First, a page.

Q: I'm trying to take a photograph that turns out to be just black on white, with no middle gray tones. It's like a line photo. High-contrast film processed on grade six paper isn't right. I just have a Minolta SLR. How can I get this effect? A: What you're talking about is a two-tone posterized print. While posterization can be complicated, you may get satisfactory results with simple equipment by making your initial exposure on Kodak High Contrast Copy Film 5069 (available in 35-mm size -- 36 exposures). After taking a meter reading, deliberately overexpose the shot by one to two f/stops. Then overdevelop the exposed film by about 20 percent in Kodak D-19 developer. (If normal development calls for five minutes, develop for six.) From there, print onto a high-contrast paper. If you still have middle-gray tones, try bleaching them out and rephotographing the print to produce a permanent high-contrast negative. For more on posterization, write Kodak, Rochester, N.Y. 14650, for pamphlet No. E-93. Q: Can you tell me your opinion of the Olympus OM 10 as compared to the Canon AE-1? I've seen OM packages that include a 50-mm f/1.8 lens, a 125-mm f/2.8 telephoto, electronic flash, and cable release for $279.95. I have a Ricoh 500 camera with auxiliary wide-angle and telephoto lenses for which I've been offered $45 and for a Zeiss Super Ikonta, up to $150. Would they be fair trades? I take mostly color prints of the family and school activities. What would you do? A: The price seems good for the package, but I wonder if the 50-mm and 135-mm lenses are best for you. Would you get more use from a 35-mm wide-angle and an 85-mm portrait lens? Or a 70-to-150 zoom?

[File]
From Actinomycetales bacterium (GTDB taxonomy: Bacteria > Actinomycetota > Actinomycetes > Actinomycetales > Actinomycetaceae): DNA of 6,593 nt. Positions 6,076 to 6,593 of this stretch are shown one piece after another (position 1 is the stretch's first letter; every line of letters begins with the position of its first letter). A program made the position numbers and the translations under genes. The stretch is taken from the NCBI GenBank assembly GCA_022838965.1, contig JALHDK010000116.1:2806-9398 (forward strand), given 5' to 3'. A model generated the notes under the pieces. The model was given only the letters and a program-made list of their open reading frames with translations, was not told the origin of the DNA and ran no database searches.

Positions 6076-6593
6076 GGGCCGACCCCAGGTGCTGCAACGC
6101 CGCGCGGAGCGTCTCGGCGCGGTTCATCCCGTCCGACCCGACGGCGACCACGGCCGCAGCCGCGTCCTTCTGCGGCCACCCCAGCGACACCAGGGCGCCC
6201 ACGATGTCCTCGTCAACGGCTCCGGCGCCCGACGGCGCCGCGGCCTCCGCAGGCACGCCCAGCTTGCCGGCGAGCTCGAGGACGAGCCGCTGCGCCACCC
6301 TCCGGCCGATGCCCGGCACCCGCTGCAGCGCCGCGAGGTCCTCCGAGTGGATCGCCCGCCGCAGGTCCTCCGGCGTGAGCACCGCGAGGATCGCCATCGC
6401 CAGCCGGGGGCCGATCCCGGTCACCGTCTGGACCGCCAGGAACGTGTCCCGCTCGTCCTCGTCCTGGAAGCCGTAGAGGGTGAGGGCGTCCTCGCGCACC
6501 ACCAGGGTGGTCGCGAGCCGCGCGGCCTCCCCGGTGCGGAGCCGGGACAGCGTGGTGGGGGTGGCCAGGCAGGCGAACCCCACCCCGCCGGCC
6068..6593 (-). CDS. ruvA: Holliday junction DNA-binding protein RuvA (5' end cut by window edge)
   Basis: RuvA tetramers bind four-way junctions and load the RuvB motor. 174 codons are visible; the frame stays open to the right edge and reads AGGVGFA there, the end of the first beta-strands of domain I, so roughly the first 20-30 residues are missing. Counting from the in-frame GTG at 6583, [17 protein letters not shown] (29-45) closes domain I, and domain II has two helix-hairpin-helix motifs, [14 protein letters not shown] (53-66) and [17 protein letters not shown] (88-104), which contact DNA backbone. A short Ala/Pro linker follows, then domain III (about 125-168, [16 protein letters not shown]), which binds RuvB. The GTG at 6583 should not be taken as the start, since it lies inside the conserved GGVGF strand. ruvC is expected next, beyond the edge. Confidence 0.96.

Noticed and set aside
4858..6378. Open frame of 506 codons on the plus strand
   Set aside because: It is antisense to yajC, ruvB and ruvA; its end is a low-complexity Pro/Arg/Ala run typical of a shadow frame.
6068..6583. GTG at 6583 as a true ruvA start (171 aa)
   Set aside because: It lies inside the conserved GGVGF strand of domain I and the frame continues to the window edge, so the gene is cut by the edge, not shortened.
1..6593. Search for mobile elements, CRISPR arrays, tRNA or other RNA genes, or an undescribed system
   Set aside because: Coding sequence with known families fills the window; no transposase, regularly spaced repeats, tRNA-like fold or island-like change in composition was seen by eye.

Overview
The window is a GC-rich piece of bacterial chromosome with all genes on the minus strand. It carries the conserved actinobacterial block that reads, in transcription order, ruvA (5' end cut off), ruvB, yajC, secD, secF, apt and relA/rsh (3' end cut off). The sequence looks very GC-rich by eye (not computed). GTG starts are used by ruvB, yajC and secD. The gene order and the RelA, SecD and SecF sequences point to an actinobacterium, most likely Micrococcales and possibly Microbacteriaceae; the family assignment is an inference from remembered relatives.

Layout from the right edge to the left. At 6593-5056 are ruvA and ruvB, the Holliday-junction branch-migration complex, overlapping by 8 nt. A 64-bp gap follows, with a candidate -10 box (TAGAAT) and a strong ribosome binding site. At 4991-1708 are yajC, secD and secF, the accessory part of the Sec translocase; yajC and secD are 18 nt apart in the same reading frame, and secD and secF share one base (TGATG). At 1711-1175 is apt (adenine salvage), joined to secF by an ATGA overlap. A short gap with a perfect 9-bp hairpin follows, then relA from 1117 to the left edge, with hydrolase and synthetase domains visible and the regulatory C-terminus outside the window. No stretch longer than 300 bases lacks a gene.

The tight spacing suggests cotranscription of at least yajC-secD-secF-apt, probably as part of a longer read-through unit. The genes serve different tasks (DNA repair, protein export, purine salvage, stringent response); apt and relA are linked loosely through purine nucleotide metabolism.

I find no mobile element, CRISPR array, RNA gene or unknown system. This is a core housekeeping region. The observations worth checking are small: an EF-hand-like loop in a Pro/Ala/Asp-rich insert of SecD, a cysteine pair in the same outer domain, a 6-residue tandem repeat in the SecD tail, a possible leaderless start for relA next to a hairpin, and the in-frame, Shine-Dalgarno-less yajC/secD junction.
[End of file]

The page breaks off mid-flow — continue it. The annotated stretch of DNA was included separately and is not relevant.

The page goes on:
As for a fair trade, no photo store will give you what your equipment is worth: they must mark it up in order to make a profit when they resell it. In good condition, your Ricoh, etc., could bring from $125 to $175 from an ad placed in the paper; and the Super Ikonta should be worth nearly $200. In your ad, ask as much as you think the equipment is worth "or best offer." You'll be dollars ahead.